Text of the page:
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Each county in Arkansas has a county judge, who is the chief executive officer of the county, as well as several other countywide office holders including a quorum court (legislative body) made up of justices of the peace elected from single-member districts. The county judge is custodian of county property and public buildings.
Local governments in Arkansas reside under Dillon’s law, which means that they have only those powers granted to them by the state, through state constitutional or statutory law. Local governments in Arkansas are molded and shaped by state law and, therefore, have no inherent powers and derive their whole authority from the state. Counties are essentially subdivisions of the state government. The Arkansas General Assembly controls them to the extent it desires, except as forbidden by state constitutional law. According to the Arkansas Supreme Court, a county is a political subdivision of the state established for a more convenient administration of justice and for purposes of providing services for the state.
The highest county executive office is that of county judge. Many of the county official terms have a judicial origin, hearkening back to when Arkansas was a very sparsely populated, rural, and agricultural state, and much of the justice system was local, administered by the county and presided over by the county judge. In those days, the Arkansas county judge had executive, legislative, and judicial powers. They were among the most powerful political leaders within the state—and even more so on a local and regional basis. Increasingly, through the years, counties gained checks and balances, and county judges, after the 1974 state constitutional amendment on counties, had only executive powers, fairly typical of county executives in other states. However, the county judge is still the highest county office, though there is no power over other county executive officers, such as sheriff, county clerk, circuit clerk, treasurer, assessor, collector, and coroner.
For many years, county judges were limited to $5,000 per year in annual salary. Many counties supplemented this salary with expense accounts for paying salaries and office assistance and fees in connection with serving as road commissioner for the county. Since 1974, these salaries are set according to population, with maximum and minimum salary levels, giving counties some flexibility within each of the categories.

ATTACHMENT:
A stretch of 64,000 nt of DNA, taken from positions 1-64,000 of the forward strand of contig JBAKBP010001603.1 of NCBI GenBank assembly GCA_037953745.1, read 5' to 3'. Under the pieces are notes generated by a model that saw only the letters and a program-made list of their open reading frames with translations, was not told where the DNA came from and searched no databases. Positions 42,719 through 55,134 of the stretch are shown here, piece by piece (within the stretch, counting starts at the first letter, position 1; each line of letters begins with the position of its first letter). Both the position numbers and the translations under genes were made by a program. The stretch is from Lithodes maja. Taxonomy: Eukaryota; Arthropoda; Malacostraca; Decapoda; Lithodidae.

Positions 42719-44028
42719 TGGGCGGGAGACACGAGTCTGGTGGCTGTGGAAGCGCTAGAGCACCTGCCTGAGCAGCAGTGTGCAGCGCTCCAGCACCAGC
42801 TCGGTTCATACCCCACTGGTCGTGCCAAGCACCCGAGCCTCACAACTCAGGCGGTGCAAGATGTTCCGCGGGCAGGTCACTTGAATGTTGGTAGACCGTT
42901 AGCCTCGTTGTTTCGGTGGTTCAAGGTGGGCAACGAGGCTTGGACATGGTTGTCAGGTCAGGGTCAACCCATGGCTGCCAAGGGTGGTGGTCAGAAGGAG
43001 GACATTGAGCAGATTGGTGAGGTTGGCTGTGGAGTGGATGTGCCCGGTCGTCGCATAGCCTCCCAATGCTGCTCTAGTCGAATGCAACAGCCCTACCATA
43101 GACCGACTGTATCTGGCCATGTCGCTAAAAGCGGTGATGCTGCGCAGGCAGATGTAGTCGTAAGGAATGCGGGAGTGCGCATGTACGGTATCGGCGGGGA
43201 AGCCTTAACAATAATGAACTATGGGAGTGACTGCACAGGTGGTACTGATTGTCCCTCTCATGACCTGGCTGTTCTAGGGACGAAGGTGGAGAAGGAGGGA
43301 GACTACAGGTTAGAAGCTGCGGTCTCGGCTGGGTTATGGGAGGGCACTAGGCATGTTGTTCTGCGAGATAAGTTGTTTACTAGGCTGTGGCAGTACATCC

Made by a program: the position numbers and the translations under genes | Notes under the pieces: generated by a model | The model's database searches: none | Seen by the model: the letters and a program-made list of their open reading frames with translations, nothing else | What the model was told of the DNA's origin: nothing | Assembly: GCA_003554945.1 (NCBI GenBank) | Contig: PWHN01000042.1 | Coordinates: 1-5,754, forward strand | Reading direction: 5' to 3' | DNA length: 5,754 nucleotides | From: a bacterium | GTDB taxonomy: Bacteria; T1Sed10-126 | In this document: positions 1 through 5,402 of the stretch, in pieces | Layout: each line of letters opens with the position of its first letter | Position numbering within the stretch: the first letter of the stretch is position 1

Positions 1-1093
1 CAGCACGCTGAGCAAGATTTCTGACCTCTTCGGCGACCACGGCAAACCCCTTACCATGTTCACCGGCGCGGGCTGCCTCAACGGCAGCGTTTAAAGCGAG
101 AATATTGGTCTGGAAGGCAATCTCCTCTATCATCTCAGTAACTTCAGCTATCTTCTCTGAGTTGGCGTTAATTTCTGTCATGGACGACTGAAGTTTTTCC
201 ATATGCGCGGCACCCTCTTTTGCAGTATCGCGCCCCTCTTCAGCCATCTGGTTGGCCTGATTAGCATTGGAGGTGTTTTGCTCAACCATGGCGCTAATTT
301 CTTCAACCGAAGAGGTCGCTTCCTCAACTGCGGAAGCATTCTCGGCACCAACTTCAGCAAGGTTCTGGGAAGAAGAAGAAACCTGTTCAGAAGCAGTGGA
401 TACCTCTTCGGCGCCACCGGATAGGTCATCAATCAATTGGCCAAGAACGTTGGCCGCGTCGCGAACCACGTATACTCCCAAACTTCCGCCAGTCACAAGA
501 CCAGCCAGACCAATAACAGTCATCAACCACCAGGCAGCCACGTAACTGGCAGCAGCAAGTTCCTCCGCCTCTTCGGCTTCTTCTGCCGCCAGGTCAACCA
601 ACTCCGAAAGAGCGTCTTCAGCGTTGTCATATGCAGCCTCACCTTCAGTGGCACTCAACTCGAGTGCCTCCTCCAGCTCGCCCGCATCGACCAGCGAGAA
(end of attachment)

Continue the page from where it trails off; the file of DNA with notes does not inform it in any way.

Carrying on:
To serve as county judge, a person has to be at least twenty-five years of age, although most are accomplished professionals by the time they obtain election to the office. Ray Francis of Malvern (Hot Spring County) and Wilbur D. Mills of Kensett (White County), however, were only twenty-five years of age at the time they began serving. Marilyn Edwards was elected the county judge in Washington County in 2008, but few women have served as county judge in Arkansas. Following Reconstruction, the office of county judge was usually reserved—through the “fusion” system—for a white, Democratic candidate, though J. P. Jones of Desha County, an African American, served from 1890 to 1892.
County judges in Arkansas have served for decades as one of the strongest political forces in the state. In fact, Bill Clinton often said that county judges served as the foundation of his political base.
Arkansas has had some celebrity county judges, such as baseball player Lon Warneke, who served in Garland County from 1963 to 1972. Some county judges have become institutions in their own rights due to long service and/or strength of personality, most notably Ben Geren of Sebastian County, Joe Henslee of Jefferson County, J. L. Erwin of Desha County, and Roy C. “Red” Bearden of Craighead County.
For additional information:Alexander, Henry M. Government in Arkansas: Organization and Function at State, County, and Municipal Levels. Little Rock: Pioneer Press, 1963.
Blair, Diane, and Jay Barth. Arkansas Politics and Government. 2nd ed. Lincoln: University of Nebraska Press, 2005.
Goss, Kay C. The Arkansas Constitution: A Reference Guide. Westport, CT: Greenwood Press, 1993.
Kay C. GossAlexandria, Virginia
Last Updated 8/28/2015
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